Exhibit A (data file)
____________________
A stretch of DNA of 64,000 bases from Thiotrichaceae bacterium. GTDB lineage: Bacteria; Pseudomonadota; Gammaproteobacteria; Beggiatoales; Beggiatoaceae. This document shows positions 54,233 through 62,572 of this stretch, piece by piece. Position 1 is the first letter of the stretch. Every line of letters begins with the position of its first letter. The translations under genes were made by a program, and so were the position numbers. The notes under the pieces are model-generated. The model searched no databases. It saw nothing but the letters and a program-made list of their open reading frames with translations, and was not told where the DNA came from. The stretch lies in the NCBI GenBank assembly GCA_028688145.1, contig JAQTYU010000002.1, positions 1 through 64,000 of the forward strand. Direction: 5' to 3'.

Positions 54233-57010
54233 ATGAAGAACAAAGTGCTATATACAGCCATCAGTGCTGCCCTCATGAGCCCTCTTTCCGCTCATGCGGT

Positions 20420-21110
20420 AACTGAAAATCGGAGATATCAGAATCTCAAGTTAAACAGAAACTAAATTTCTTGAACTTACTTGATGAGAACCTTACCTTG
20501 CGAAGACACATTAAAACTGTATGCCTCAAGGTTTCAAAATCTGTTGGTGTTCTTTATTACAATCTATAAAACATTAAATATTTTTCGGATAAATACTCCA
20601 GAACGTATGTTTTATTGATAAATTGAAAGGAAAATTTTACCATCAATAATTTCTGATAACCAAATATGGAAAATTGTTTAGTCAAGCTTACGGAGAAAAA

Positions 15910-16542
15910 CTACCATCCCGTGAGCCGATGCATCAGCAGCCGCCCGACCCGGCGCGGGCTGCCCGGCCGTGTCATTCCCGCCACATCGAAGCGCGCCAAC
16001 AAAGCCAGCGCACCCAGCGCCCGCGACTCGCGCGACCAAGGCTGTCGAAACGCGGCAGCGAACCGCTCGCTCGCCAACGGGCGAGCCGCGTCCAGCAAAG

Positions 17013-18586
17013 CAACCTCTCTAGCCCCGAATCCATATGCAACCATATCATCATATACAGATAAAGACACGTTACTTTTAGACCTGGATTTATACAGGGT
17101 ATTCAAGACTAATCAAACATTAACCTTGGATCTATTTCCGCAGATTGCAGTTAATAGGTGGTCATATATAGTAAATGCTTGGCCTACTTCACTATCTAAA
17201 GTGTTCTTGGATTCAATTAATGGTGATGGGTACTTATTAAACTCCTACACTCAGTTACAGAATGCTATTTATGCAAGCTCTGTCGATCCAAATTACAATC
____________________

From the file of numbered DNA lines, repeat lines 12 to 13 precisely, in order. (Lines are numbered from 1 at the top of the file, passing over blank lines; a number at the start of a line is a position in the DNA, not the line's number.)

17013 CAACCTCTCTAGCCCCGAATCCATATGCAACCATATCATCATATACAGATAAAGACACGTTACTTTTAGACCTGGATTTATACAGGGT
17101 ATTCAAGACTAATCAAACATTAACCTTGGATCTATTTCCGCAGATTGCAGTTAATAGGTGGTCATATATAGTAAATGCTTGGCCTACTTCACTATCTAAA